Post departure : Regulation 14 states that where a significant proportion of the services contracted for are either not provided either absolutely or, incompletely, certain obligations fall on the provider.

Firstly, the organiser must seek to arrange suitable alternative arrangements at no extra cost to the customer. Should the services not meet the standard of the services that had been arranged, the organiser is further obligated to compensate you for the difference between the services that were to be supplied and the services that were actually supplied.

If it is not possible for the organiser to make such arrangements or, should you customer choose to reject the alternative suggestions, the organiser shall transport you back to the place of departure or, to another place you have both agreed. Moreover, you may be entitled to compensation.

BUILDING WORKS

Should you believe your holiday has been ruined by building works and you had not been notified by your tour operator, you may be entitled to compensation.

Should the tour operator be a member of Abta, The Travel Association, then the ABTA Code of Conduct (January 2010 edition), they are subjected to further responsibilities associated with building works.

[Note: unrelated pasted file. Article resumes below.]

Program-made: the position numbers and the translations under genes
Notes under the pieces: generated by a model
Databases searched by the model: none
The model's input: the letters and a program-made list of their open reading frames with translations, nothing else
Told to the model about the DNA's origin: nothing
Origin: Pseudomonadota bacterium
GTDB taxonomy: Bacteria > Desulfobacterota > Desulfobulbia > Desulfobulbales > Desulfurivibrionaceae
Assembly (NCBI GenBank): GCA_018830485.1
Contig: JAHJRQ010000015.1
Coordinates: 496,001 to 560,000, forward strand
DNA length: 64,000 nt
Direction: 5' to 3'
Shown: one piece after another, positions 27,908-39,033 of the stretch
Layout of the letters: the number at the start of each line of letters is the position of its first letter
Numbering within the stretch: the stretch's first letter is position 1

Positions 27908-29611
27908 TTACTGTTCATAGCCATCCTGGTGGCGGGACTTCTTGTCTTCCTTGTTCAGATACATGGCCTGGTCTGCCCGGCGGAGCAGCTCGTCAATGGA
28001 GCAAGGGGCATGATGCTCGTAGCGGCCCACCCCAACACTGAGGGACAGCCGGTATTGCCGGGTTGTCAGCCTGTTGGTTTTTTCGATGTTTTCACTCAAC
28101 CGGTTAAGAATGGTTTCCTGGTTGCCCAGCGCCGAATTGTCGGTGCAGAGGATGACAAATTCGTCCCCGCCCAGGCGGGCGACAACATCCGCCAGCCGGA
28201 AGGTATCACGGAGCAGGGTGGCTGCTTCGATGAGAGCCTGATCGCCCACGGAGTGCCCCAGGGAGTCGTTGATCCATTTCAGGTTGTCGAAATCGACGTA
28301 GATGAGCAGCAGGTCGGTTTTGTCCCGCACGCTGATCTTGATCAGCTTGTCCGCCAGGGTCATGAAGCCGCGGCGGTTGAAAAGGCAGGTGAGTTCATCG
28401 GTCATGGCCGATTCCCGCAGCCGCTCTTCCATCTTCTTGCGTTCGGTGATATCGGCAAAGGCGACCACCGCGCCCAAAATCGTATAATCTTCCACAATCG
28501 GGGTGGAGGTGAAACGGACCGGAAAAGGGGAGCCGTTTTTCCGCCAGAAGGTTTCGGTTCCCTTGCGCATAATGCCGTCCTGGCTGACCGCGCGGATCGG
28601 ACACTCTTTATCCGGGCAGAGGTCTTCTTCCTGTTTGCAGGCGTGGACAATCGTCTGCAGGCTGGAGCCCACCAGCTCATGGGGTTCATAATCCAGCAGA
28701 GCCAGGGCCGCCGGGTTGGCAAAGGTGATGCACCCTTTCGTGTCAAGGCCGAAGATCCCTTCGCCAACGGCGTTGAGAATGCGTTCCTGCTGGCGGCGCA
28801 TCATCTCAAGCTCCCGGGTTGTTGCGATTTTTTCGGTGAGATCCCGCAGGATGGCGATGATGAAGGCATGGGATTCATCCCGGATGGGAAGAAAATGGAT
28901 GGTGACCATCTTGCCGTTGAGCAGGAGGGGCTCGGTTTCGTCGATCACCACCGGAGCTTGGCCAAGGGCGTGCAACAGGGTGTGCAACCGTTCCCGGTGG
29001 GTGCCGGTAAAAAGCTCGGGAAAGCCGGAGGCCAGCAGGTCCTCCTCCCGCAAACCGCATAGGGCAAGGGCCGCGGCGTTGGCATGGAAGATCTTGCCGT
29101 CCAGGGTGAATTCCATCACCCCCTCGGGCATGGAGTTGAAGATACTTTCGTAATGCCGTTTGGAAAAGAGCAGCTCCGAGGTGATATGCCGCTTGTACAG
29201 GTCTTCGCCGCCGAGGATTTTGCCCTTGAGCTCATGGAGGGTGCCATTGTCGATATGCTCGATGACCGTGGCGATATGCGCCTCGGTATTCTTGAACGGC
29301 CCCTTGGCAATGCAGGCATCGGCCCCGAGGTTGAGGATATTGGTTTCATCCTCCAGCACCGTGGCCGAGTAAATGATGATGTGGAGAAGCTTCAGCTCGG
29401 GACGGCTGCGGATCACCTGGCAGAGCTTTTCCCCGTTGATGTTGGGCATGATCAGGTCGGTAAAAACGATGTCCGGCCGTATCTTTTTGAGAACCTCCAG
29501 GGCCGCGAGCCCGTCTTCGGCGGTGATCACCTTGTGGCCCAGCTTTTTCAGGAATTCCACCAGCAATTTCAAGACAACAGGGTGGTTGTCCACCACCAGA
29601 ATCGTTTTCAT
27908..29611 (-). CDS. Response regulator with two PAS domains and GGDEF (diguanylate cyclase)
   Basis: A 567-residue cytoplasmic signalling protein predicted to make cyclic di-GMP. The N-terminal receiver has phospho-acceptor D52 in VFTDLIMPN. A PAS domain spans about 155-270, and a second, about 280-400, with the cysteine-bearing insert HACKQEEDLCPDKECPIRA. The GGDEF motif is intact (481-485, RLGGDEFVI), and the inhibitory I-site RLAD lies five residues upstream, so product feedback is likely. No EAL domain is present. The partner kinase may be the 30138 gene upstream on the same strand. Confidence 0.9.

Notably, should the tour operator become aware of building works, which may reasonably be considered to significantly blight the enjoyment of the holiday or any pre-booked arrangements, the operator must notify the customer of the situation as soon as possible.

Accurate details of the building works must be provided to the customer, together with the option of transferring to alternative travel arrangements.

WITHDRAWAL FROM A HOLIDAY CONTRACT

Regulation 13 provides implied terms in the event a customer withdraws from the holiday contract or if the travel operator/travel agent cancels the holiday, so long as the latter is not due to the fault of the customer. A customer's rights associated with these implied terms are as follows:-

1. To be offered a substitute package of equivalent or superior quality;

2. To be offered a package of lower quality and the opportunity to recover from the travel operator, the difference in price. Or, if options 1 and 2 not available

3. To have the purchase price repaid as soon as possible

Additionally, you may be entitled to compensation if you made purchases directly relevant to the holiday and, as a result of the withdrawal, the purchases are no longer required. Examples may include sun screen, clothing, parking fees, kennel fees etc. Of course, you would need to ensure that you have evidence to show the costs incurred and, that same are not otherwise recoverable.